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Clever Comedy Ensemble Elevates Creative The Afterparty on Apple TV+

A cast of very funny people gathered to produce Apple TV+’s newest high-profile original, a mystery/comedy called “The Afterparty,” from creator Christopher Miller, one half the Lord & Miller duo that gave the world “Cloudy with a Chance of Meatballs,” “The LEGO Movie,” and “21 Jump Street” (as well as producing “Spider-Man: Into the Spider-verse”). The best aspects of this eight-episode series play to the strengths of their cast, giving some incredibly talented comedians a chance to flex their muscles. Given that A-list talent, it’s not as consistently funny as one might expect, but there’s simple joy in watching these people do what they do so well on a program that’s buoyant, funny, and engaging. Add in a murder mystery, and it feels like a show that could be a true breakout for the streaming giant that’s looking for more comedy buzz than just “Ted Lasso.”

“The Afterparty” opens with the death of a pop star/actor named Xavier (Dave Franco), who plummets from a cliff overlooking an ocean. Did he fall by accident? The responding officers Danner (Tiffany Haddish) and Culp (John Early)—and what great “cop show” names—decide quickly that this was no slip and fall. Xavier was murdered. And he was done in by someone at the party above where his life came to an end. With a sort of “Death on the Nile” vibe by way of Noel Coward comedy of errors, “The Afterparty” unfolds in a matching present-day and flashback structure that allows a different character and actor to take focus each episode.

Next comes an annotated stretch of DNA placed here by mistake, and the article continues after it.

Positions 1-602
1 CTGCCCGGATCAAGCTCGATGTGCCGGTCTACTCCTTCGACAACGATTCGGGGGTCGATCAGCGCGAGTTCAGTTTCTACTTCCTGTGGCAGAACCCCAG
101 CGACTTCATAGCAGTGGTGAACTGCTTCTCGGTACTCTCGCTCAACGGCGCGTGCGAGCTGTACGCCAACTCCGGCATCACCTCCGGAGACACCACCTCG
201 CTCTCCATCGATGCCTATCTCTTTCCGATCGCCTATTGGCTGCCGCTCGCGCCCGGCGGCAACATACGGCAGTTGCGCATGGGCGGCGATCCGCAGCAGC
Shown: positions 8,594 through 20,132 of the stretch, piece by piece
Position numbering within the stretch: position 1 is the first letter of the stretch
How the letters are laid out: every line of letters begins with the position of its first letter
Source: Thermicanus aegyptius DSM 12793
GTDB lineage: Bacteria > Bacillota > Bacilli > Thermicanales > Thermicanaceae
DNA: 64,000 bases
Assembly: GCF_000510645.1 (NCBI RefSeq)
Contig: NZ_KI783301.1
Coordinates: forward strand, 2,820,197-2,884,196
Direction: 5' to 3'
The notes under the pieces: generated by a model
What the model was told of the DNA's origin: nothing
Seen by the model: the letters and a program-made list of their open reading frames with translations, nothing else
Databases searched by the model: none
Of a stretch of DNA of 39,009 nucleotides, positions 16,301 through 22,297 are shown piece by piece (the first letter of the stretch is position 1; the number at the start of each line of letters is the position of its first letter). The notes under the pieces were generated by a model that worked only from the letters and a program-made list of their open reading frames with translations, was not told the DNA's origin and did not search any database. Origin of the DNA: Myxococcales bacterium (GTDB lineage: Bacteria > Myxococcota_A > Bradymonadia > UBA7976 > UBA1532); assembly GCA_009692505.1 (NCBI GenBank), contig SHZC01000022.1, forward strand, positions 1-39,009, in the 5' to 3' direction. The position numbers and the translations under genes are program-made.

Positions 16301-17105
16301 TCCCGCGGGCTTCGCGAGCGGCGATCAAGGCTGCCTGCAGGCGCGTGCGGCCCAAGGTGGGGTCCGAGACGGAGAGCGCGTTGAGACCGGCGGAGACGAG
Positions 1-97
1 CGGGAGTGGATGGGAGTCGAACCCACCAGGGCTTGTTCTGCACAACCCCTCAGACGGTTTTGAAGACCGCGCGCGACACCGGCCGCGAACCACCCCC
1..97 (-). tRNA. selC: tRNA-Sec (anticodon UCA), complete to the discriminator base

As Danner and Culp interrogate the party-goers, none of whom are allowed to leave until they have their suspect, it’s revealed that the event was a continuation of a high school reunion. Xavier was the most famous guest, but the show really centers Aniq (Sam Richardson) as he tries to build up the courage to profess his unrequited love for his high school crush Zoe (Zoe Chao) and solve the case himself. His closest ally is the gregarious Yasper (Ben Schwartz), a goofball who wanted Xavier to bless his track and launch his own career as a musician. Aniq leads the first episode and Yasper the third, with the obnoxious Brett (Ike Barinholtz), Zoe’s ex-husband, in the middle chapter. Each episode has a different tone that reflects the character its profiling, which is a clever twist. It’s not just different versions of the same events as much as episodes that take on the character’s personalities. Aniq’s chapter has the nervous energy that Richardson is so good at capturing while Yasper’s has full musical numbers with complex choreography that allows Schwartz to go off.

Some of the performers get short shrift—Ilana Glazer isn’t given nearly enough to do and Chao’s half-animated episode seems a little cutesy—but the plotting on “The Afterparty” has the breakneck rhythm of a Lord/Miller project in that none of the flaws linger long enough to be fatal. It’s like attending a murder mystery party with some of the best TV comedians out there, watching them riff off each other’s energy as a legitimately engaging mystery unfolds. There are times when the writing doesn’t feel up to the talent of the cast, but they do so much to overcome that it doesn’t matter in the end. It’s a party that’s made better by the people who were invited to it. You should RSVP.

Seven episodes screened for review.

Brian Tallerico

Brian Tallerico is the Editor of RogerEbert.com, and also covers television, film, Blu-ray, and video games. He is also a writer for Vulture, The Playlist, The New York Times, and Rolling Stone, and the President of the Chicago Film Critics Association.

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